A team of researchers have discovered that terahertz (THz) wave irradiation activates the filamentation of actin protein. Drs. Shota Yamazaki and Masahiko Harata (Graduate School of Agricultural Science, Tohoku University); Dr. Yuichi Ogawa (Graduate School of Agriculture, Kyoto University); Dr. Hiromichi Hoshina (THz imaging and the sensing team at RIKEN); and Dr. Toshitaka Idehara (FIR-UF at University of Fukui) have made this important discovery, which offers a new possibility for the manipulation of cellular functions.
Due to the recent development of high power THz (1012 Hz) wave sources, many researchers have begun to explore its application for material manipulation. One of the advantages of THz wave irradiation is its lower photon energy as compared to visible light. Therefore, THz wave prevents the ionization of molecules. THz wave enables “soft” manipulation of macromolecules such as proteins, enabling changes to their higher-order structure without damaging the samples.
Actin forms filaments through its polymerization in cells, and functions as a major component of cellular architecture. Actin plays a central role in various cellular functions, including wound healing and the metastasis of cancer cells. In addition, a portion of actin exists in the cell nucleus and regulates gene regulation. For example, actin is required for gene reprograming, which is required for establishing iPS (induced pluripotent) cells. In this research, the polymerization reaction of purified actin protein was monitored under irradiation of THz wave, and it was found that the THz wave activates the filamentation of actin.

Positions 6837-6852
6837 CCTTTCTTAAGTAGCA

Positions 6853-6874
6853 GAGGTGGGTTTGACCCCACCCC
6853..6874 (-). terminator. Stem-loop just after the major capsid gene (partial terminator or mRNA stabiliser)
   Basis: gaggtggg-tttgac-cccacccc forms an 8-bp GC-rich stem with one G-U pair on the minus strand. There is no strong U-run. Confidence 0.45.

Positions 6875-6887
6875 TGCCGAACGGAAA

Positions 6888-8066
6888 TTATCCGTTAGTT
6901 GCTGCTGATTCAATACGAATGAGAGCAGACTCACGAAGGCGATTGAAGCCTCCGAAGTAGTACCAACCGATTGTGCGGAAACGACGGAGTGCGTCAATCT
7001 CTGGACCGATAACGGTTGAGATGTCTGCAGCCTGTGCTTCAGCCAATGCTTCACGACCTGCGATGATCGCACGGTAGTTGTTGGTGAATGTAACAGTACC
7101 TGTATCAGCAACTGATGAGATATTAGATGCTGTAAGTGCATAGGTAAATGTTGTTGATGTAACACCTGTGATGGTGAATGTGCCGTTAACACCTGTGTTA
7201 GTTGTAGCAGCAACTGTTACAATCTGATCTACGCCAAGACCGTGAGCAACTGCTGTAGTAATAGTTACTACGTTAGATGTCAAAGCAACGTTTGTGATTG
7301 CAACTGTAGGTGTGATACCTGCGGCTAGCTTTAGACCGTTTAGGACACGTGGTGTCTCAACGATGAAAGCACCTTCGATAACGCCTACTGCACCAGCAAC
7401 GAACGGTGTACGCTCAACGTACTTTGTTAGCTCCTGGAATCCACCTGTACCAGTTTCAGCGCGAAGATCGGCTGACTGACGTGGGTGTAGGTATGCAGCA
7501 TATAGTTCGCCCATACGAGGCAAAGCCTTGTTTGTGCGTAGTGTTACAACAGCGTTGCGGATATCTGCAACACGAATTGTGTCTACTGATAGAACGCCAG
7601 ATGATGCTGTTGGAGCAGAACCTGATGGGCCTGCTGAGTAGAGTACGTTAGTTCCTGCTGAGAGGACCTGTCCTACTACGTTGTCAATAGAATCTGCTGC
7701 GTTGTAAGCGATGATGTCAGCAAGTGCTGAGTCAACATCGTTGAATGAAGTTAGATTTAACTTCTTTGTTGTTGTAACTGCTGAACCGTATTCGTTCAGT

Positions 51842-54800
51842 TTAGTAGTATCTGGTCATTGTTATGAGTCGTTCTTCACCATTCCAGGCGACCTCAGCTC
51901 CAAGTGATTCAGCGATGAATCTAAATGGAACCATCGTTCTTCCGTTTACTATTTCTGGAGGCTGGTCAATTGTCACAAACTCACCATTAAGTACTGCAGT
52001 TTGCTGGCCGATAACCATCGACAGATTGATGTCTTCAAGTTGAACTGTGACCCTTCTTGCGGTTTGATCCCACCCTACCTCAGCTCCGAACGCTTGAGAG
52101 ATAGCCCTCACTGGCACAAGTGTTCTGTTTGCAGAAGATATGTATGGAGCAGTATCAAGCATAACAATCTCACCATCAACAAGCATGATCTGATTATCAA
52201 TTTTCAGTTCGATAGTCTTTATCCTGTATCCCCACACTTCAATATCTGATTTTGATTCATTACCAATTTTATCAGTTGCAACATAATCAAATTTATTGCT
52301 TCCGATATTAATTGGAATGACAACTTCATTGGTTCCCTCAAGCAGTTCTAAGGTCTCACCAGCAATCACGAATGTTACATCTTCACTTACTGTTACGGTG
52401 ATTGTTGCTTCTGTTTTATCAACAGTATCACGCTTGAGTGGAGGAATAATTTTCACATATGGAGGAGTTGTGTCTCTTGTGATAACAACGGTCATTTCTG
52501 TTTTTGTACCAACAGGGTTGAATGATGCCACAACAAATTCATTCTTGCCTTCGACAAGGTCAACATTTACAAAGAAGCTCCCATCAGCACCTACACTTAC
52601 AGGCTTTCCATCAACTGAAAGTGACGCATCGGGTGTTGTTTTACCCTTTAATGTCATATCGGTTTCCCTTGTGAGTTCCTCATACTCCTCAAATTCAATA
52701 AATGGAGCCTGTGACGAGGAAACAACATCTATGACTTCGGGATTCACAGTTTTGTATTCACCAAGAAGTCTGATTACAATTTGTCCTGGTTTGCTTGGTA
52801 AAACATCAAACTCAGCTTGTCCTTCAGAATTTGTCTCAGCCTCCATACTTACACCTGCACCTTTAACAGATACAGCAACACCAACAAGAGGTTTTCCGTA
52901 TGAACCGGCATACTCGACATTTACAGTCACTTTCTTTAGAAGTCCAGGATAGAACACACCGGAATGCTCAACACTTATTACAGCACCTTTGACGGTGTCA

Actin governs various functions of cells. Therefore, a variety of drugs have been developed for controlling actin filamentation, and applications of these drugs for medical purposes have been explored. However, these drugs are inefficient in their delivery into, and clearance from, cells. THz irradiation is a non-invasive method and could overcome these identified problems in drugs. THz wave is expected to become a novel tool for the manipulation of cellular functions through modifying actin filamentation. This research team is now trying to understand the basic mechanism of the THz assisting filamentation to extend this technology to various proteins so that THz irradiation can be widely applied to various biological technologies.
Materials provided by Tohoku University. Note: Content may be edited for style and length.
source : sciencedaily.com